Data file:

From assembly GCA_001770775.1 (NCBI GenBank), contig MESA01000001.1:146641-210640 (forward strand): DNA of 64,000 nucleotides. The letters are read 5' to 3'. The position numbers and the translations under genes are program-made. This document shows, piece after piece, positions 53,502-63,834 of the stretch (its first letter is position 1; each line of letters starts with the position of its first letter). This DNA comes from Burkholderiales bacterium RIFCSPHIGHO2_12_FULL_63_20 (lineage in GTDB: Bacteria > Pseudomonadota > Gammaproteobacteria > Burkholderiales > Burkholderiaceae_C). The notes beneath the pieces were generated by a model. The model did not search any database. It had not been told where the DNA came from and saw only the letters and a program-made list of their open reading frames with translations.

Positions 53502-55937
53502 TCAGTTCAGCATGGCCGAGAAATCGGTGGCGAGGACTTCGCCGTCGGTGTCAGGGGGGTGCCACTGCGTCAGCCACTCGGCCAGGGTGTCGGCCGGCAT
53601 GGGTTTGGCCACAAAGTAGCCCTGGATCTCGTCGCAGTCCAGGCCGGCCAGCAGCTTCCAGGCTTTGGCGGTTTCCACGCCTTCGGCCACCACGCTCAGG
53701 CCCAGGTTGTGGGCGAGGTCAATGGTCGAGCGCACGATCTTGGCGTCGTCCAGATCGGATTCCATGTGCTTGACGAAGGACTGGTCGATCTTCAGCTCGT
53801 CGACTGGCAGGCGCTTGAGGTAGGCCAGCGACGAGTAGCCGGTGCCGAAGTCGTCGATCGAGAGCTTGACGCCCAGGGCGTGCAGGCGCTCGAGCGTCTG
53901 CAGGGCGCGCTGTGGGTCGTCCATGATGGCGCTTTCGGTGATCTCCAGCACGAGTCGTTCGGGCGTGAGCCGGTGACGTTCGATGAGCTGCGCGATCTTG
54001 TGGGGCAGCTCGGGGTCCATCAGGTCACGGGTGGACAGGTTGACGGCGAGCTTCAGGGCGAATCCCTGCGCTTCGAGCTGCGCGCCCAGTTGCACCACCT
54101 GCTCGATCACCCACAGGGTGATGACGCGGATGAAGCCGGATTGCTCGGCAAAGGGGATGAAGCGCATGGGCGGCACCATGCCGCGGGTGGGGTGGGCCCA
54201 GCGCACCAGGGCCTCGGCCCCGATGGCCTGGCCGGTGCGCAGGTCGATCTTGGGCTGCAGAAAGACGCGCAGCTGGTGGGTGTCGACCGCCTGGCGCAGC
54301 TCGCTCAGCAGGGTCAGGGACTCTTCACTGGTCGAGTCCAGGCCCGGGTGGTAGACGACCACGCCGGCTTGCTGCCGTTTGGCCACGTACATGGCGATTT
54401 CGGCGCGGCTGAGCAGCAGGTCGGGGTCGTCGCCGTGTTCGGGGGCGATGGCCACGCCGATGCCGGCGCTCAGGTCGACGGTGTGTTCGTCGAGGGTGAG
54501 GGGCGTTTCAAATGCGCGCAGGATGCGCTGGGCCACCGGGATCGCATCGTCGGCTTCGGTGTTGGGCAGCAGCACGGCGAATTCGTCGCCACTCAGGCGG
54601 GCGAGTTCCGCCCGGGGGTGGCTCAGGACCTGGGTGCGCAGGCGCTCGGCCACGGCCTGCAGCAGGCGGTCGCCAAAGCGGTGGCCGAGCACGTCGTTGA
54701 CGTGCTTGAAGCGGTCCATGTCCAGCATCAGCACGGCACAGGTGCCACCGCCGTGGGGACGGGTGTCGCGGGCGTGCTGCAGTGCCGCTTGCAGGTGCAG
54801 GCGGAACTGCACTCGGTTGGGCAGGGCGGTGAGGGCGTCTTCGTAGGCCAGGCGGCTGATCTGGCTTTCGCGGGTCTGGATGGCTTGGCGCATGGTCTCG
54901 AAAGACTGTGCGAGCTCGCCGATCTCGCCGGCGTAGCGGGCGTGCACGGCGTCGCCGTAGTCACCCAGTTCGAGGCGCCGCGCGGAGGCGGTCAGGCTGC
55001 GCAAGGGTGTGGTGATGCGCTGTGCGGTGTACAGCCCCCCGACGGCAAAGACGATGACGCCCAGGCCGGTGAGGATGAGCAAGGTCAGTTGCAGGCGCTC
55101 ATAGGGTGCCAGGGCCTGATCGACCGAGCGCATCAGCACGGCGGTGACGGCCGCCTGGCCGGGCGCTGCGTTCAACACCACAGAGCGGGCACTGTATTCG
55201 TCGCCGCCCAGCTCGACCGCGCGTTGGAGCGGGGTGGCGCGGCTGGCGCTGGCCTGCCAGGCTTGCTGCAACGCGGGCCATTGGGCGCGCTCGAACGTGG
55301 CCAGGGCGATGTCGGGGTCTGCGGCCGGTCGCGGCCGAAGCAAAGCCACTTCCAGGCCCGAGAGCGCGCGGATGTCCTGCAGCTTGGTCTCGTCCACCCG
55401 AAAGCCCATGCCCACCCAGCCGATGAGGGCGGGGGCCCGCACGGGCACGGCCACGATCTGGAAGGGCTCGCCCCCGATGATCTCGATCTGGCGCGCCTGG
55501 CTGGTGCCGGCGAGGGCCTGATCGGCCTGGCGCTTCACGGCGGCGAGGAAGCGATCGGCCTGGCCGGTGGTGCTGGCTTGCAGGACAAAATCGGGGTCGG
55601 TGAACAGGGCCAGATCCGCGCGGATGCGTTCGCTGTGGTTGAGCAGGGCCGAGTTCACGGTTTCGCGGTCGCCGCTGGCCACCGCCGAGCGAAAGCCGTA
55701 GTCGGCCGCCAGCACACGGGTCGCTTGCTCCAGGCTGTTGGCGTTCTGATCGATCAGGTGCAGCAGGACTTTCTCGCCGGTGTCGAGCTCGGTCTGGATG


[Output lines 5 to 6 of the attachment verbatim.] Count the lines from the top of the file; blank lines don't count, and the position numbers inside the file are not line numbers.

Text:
53701 CCCAGGTTGTGGGCGAGGTCAATGGTCGAGCGCACGATCTTGGCGTCGTCCAGATCGGATTCCATGTGCTTGACGAAGGACTGGTCGATCTTCAGCTCGT
53801 CGACTGGCAGGCGCTTGAGGTAGGCCAGCGACGAGTAGCCGGTGCCGAAGTCGTCGATCGAGAGCTTGACGCCCAGGGCGTGCAGGCGCTCGAGCGTCTG